The Director, Centre for Climate Change and Development (CCCD) at the Alex Ekwueme Federal University, Ndufu-Alike (AE-FUNAI), Professor Chukwumerije Okereke, has said that a justice perspective to global climate change governance is necessary to ensure that vulnerable and marginalised countries who have contributed the least to climate change are not left to bear the greatest impact without assistance from the rich and the powerful nations.
He made the submission on Tuesday, January 28, 2020 in a keynote lecture on Global Climate Justice at the University of Tubingen in Germany. The lecture was part of the GLOBUS Student Day Programme, an EU Horizon funded research project.
Professor Okereke said that, to tackle climate change, African countries need assistance from Europe in the areas of finance, technology transfer and diffusion, as well as capacity building.
He lamented the fact that majority of African Nationally Determined Contributions (NDCs) and other vital climate policies are designed and developed by foreign consultants who may not have a full grasp of the unique challenges facing Africa.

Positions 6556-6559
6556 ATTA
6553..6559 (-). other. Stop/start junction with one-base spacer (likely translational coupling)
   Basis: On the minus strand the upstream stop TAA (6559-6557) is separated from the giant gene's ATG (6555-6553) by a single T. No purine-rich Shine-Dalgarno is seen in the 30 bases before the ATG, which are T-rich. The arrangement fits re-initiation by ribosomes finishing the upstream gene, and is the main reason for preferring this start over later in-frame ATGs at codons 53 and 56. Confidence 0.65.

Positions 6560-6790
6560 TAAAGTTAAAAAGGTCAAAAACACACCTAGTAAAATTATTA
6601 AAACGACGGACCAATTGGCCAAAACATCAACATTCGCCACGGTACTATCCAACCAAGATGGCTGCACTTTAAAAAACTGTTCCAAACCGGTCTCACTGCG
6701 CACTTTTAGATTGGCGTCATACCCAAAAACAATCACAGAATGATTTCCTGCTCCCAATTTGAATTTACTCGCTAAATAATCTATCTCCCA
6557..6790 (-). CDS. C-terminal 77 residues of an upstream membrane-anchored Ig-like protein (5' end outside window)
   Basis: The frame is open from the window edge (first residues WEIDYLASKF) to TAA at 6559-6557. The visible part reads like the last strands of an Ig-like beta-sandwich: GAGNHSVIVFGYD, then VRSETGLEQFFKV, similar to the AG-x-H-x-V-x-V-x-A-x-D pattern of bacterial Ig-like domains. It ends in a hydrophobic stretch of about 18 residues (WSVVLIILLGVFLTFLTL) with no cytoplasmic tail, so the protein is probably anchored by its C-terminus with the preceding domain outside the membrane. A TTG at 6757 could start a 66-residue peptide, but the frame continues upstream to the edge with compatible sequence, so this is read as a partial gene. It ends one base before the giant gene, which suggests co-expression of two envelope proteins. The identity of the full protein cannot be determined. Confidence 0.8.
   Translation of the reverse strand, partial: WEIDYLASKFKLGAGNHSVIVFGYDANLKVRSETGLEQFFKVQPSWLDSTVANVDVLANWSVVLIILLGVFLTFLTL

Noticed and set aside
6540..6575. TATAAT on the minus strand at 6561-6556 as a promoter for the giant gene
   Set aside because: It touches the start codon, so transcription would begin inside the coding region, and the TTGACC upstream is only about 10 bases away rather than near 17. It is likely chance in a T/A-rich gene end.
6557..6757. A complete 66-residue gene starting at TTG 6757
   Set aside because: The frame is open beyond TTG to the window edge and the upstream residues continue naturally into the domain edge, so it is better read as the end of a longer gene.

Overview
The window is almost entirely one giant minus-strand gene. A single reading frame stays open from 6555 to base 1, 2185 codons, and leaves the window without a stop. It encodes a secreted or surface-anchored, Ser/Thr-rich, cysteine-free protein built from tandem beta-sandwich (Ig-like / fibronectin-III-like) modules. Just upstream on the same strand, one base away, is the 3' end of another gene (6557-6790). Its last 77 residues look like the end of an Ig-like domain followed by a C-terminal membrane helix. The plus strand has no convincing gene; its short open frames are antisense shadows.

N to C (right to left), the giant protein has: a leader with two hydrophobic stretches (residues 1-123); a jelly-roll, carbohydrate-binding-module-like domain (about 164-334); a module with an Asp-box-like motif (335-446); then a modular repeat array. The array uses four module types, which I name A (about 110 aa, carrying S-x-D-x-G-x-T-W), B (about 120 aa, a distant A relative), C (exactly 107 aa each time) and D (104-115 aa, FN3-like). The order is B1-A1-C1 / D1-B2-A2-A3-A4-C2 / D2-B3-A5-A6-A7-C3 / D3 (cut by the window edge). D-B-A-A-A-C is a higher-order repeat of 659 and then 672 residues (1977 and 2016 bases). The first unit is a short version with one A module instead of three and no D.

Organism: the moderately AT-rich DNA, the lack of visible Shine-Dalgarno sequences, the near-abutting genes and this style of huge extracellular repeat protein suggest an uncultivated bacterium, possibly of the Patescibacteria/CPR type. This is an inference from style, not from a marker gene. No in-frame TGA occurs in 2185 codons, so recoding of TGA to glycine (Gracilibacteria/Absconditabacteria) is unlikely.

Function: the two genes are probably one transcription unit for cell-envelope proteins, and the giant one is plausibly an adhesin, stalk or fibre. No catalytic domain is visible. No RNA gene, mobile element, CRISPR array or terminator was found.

He stated that Africa was at a stage in its developmental history where it is easy to avoid lock-in to carbon intensive infrastructure. He added however that the opportunity for green infrastructure was being missed because of lack of support from the West, short term thinking and lack of climate change awareness among policy makers.
He said it was dangerous and risky for Africa to continue over reliance on finite carbon intensive raw materials for its development, warning that such an approach would make Africa miss out on the third and emerging fourth industrial revolution.
He called on Africa governments and Europe to focus on crafting a Green New Deal for Africa that includes, among others, strong focus on greening Foreign Direct Investment, promoting climate innovation and creating centres of excellence for research and policy on climate change and development.